The spelling as "Evagoras" reflects Modern Greek pronunciation, while the spelling as "Euagoras" is a direct transliteration of the Greek alphabet letters, and reflects Ancient Greek pronunciation. Both versions have been found in English scholarship for several centuries, in a rare (perhaps singular) case of a Modern Greek spelling being used in English for a Classical name.
He claimed descent from Teucer, the son of Telamon and half-brother of Ajax, and his family had long been rulers of Salamis, although during his childhood Salamis came under Phoenician control, which resulted in his exile. While in Cilicia, Evagoras gathered the support of 50 followers and returned secretly in 410, to gain possession of the throne. Expecting an eventual Persian response to recapture Cyprus, he cultivated the friendship of the Athenians, and after Conon's defeat at the Battle of Aegospotami he provided him with a refuge. For a time he also maintained friendly relations with Persia, and secured the aid of Artaxerxes II for Athens against Sparta. He took part in the battle of Cnidus of 394 BC which he provided most of the resources for and in which the Spartan fleet was defeated thanks to his efforts, and for this service his statue was placed by the Athenians side by side with that of Conon in the Ceramicus. But relations between Evagoras and the Persians became strained. From 391 they were virtually at war. Aided by the Athenians and the Egyptian king Hakor (Achoris), Evagoras extended his rule over the greater part of Cyprus, crossed over to Asia Minor, took several cities in Phoenicia (including Tyre), and persuaded the Cilicians to revolt.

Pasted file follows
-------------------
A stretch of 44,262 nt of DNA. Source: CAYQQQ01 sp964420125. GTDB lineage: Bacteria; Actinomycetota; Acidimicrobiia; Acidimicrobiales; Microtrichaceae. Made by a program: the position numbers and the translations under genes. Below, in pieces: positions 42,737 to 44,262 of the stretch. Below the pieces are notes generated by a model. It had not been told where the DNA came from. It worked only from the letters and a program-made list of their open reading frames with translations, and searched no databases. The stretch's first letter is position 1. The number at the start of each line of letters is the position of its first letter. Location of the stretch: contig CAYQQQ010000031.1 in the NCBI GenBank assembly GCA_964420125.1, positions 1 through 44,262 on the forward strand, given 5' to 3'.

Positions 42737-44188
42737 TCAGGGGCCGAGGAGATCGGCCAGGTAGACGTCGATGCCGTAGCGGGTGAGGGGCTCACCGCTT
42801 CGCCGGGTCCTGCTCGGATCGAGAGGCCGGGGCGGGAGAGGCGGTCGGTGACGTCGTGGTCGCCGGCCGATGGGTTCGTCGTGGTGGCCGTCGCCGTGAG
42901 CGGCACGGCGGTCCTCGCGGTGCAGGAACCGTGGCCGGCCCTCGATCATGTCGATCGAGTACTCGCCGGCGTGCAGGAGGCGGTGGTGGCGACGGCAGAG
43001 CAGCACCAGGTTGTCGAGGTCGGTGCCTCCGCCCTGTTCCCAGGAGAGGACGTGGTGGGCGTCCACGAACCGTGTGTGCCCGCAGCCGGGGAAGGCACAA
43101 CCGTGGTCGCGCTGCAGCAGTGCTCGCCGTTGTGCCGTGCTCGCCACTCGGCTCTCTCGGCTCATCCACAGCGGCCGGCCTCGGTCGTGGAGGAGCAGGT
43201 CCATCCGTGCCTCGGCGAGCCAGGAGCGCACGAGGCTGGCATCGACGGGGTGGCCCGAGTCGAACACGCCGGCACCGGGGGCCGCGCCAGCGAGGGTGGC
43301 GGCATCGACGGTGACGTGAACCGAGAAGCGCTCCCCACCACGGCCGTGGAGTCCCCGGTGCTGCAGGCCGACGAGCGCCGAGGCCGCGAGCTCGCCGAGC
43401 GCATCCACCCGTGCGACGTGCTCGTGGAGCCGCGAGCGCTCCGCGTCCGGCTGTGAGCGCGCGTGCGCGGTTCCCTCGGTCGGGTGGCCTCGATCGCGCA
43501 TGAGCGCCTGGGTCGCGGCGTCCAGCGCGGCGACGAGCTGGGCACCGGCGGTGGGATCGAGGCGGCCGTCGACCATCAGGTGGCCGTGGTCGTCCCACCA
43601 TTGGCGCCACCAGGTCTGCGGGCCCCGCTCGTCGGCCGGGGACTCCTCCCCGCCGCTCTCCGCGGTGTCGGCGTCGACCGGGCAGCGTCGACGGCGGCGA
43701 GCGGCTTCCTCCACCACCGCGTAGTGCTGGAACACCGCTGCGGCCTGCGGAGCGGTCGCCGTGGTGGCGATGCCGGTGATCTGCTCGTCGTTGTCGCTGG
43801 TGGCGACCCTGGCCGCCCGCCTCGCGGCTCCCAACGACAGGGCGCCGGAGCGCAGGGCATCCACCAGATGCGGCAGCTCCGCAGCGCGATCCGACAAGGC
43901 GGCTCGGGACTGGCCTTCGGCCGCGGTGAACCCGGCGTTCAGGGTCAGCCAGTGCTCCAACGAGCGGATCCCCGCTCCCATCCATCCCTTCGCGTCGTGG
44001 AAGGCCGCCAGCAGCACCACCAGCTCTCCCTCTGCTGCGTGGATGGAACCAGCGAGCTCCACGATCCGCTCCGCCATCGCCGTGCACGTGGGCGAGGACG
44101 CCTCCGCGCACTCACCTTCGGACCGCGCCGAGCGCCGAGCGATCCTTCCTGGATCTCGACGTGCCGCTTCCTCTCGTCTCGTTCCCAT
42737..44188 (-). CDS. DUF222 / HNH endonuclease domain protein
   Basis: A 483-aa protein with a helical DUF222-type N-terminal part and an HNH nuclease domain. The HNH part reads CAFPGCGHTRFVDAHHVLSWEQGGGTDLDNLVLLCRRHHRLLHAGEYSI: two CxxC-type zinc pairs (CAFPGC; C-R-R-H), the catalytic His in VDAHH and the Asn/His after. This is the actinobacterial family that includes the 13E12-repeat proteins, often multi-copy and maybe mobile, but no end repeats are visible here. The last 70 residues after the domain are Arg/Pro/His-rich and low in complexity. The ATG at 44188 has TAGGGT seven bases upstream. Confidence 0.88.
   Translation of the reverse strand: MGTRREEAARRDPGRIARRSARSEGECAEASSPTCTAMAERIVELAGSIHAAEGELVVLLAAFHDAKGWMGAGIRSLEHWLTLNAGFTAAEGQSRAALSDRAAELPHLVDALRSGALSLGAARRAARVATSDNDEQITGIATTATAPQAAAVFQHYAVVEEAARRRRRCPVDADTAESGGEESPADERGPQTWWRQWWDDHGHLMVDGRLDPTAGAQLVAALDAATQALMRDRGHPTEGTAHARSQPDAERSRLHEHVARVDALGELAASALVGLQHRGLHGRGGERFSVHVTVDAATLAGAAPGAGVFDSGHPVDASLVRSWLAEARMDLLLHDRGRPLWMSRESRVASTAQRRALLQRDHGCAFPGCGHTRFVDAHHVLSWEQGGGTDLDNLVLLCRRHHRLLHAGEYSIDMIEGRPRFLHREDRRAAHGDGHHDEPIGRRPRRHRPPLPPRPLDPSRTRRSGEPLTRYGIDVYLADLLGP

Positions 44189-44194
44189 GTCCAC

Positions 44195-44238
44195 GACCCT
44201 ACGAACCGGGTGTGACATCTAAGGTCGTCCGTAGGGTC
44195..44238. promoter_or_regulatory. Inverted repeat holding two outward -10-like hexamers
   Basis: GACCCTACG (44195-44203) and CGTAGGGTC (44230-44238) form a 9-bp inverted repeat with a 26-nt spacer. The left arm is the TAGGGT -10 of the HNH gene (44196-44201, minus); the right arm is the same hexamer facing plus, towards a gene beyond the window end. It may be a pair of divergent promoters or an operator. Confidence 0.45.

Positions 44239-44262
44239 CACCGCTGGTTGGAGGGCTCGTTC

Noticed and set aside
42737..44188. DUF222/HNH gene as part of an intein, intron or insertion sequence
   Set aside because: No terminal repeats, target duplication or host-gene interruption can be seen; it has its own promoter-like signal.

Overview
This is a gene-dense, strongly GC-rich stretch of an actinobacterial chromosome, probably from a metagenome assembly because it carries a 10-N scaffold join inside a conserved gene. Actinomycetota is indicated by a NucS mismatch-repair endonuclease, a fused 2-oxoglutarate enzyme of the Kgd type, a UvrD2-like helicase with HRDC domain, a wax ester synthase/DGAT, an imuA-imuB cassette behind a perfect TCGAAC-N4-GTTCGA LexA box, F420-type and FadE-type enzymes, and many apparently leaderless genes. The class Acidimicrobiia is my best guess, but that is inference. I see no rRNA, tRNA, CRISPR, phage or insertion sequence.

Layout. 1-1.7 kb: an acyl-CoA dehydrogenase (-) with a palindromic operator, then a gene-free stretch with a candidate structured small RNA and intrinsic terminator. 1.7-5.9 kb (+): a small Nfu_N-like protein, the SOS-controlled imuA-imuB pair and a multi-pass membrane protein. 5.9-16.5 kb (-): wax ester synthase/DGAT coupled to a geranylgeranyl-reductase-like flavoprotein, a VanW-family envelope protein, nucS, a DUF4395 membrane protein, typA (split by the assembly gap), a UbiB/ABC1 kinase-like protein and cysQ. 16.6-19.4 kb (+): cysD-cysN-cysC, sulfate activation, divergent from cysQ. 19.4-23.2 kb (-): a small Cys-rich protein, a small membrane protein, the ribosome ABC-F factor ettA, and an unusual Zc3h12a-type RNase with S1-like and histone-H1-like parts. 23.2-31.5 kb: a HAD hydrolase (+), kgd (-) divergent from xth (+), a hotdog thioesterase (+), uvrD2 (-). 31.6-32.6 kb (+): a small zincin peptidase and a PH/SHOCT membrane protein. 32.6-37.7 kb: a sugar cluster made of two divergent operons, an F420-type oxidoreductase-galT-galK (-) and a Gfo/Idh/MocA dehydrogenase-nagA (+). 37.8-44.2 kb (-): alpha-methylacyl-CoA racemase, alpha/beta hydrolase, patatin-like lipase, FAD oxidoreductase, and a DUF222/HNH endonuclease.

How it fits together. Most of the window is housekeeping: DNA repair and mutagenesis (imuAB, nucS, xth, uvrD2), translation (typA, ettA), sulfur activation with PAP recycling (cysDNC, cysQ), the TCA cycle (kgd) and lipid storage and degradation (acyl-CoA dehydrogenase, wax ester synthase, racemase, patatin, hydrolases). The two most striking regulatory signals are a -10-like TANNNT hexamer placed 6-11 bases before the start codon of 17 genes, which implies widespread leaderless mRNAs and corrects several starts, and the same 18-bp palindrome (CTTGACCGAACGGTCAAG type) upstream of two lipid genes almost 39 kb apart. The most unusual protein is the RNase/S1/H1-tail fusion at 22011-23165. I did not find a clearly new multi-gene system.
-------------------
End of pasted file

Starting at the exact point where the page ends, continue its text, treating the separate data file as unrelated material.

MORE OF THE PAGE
One result of the peace of Antalcidas (387), to which Evagoras refused to agree, was that the Athenians withdrew their support, since by its terms they recognized the lordship of Persia over Cyprus. The following years Evagoras carried on hostilities single-handed, except for occasional aid from Egypt, which was likewise threatened by the Persians. The Persian generals Tiribazus and Orontes at last invaded Cyprus in 385 BC, with an army far larger than what Evagoras could command. However, Evagoras managed to cut off this force from being resupplied, and the starving troops rebelled. The war then turned in the Persian favor when Evagoras' fleet was destroyed at the Battle of Citium, and he was compelled to flee to Salamis. Here, although closely blockaded, Evagoras managed to hold his ground, and took advantage of a quarrel between the two Persian generals to conclude peace (376). Evagoras was allowed to remain nominally king of Salamis, but in reality a vassal of Persia, to which he was to pay a yearly tribute. The chronology of the last part of his reign is uncertain. In 374 he was assassinated by a eunuch from motives of private revenge. He was succeeded by his son, Nicocles.
According to Isocrates's panegyric, Evagoras was a model ruler, whose aim was to promote the welfare of his state and of his subjects by the cultivation of Greek refinement and civilization. Isocrates also states that many people migrated from Greece to Cyprus because of the noble rule of Evagoras. Other sources of this period – Diodorus Siculus 14.115, 15.2-9; Xenophon, Hellenica 4.8 – are not as unrestrainedly complimentary.
Although Cypriots were Greeks and their language a dialect of Greek, the Arcadocypriot, they used to write in an older and more difficult system, called Cypriot syllabary. Evagoras has been called a pioneer of the adoption of the Greek alphabet in Cyprus in place of the older Cypriot syllabary.
- This article incorporates text from a publication now in the public domain: Chisholm, Hugh, ed. (1911). Encyclopædia Britannica (11th ed.). Cambridge University Press
- Google Books published before 1900: "Evagoras" (http://www.google.com/search?q=%22euagoras%22&tbs=cdr%3A1%2Ccd_min%3A0%2Ccd_max%3A1900&tbm=bks)
- Google Books published before 1900: "Euagoras" (http://www.google.com/search?q=%22evagoras%22&tbs=cdr%3A1%2Ccd_min%3A0%2Ccd_max%3A1900&tbm=bks)
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